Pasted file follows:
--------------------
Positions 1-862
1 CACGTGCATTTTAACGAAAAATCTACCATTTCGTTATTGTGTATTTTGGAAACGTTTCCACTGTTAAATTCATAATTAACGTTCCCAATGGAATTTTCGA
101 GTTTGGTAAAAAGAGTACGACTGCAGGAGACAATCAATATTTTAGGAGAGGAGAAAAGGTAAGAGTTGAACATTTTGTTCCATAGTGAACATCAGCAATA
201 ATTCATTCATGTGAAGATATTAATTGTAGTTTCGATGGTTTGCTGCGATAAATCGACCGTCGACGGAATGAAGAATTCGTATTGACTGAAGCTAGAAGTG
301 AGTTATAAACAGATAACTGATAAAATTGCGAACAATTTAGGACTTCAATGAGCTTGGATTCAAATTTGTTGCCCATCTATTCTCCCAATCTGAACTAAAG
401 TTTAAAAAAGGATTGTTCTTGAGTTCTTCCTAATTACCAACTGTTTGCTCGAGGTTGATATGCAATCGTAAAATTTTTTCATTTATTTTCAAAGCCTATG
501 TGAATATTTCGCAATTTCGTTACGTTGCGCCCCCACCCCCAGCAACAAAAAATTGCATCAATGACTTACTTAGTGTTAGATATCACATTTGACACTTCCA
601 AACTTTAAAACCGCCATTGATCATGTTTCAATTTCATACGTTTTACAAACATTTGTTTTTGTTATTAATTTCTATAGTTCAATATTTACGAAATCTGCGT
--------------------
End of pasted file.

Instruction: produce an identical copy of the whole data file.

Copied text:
Positions 1-862
1 CACGTGCATTTTAACGAAAAATCTACCATTTCGTTATTGTGTATTTTGGAAACGTTTCCACTGTTAAATTCATAATTAACGTTCCCAATGGAATTTTCGA
101 GTTTGGTAAAAAGAGTACGACTGCAGGAGACAATCAATATTTTAGGAGAGGAGAAAAGGTAAGAGTTGAACATTTTGTTCCATAGTGAACATCAGCAATA
201 ATTCATTCATGTGAAGATATTAATTGTAGTTTCGATGGTTTGCTGCGATAAATCGACCGTCGACGGAATGAAGAATTCGTATTGACTGAAGCTAGAAGTG
301 AGTTATAAACAGATAACTGATAAAATTGCGAACAATTTAGGACTTCAATGAGCTTGGATTCAAATTTGTTGCCCATCTATTCTCCCAATCTGAACTAAAG
401 TTTAAAAAAGGATTGTTCTTGAGTTCTTCCTAATTACCAACTGTTTGCTCGAGGTTGATATGCAATCGTAAAATTTTTTCATTTATTTTCAAAGCCTATG
501 TGAATATTTCGCAATTTCGTTACGTTGCGCCCCCACCCCCAGCAACAAAAAATTGCATCAATGACTTACTTAGTGTTAGATATCACATTTGACACTTCCA
601 AACTTTAAAACCGCCATTGATCATGTTTCAATTTCATACGTTTTACAAACATTTGTTTTTGTTATTAATTTCTATAGTTCAATATTTACGAAATCTGCGT